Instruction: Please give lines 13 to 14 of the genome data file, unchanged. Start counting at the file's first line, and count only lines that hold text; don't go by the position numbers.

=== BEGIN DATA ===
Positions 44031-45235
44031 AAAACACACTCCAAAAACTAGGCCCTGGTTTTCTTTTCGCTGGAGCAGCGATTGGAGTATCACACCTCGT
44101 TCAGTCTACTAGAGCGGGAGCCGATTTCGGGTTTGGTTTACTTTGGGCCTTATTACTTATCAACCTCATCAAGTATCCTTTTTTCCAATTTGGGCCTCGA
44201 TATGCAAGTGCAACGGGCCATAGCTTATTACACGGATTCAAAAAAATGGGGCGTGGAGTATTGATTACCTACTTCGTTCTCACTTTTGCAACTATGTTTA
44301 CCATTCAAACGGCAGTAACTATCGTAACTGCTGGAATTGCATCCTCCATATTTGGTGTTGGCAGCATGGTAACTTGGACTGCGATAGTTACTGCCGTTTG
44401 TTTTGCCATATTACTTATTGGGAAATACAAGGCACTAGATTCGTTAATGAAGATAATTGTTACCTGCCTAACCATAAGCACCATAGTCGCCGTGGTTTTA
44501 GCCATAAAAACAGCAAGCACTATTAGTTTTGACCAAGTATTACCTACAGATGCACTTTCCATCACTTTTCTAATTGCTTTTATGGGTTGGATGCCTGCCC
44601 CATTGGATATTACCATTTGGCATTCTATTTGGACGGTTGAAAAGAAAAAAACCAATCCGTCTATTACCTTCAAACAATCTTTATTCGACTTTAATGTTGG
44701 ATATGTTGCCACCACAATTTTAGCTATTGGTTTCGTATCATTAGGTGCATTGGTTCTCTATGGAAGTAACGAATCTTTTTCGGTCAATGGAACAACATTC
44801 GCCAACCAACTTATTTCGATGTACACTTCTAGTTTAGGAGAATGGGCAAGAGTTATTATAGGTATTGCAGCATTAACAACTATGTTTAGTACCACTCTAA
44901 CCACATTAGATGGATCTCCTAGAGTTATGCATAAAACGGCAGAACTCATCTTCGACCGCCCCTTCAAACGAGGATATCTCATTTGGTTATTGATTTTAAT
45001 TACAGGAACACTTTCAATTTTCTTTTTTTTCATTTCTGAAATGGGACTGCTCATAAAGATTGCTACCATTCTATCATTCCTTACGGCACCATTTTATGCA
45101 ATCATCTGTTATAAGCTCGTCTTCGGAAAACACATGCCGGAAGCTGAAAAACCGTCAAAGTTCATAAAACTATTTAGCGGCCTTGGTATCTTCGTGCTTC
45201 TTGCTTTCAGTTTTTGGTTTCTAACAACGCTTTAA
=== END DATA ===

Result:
45101 ATCATCTGTTATAAGCTCGTCTTCGGAAAACACATGCCGGAAGCTGAAAAACCGTCAAAGTTCATAAAACTATTTAGCGGCCTTGGTATCTTCGTGCTTC
45201 TTGCTTTCAGTTTTTGGTTTCTAACAACGCTTTAA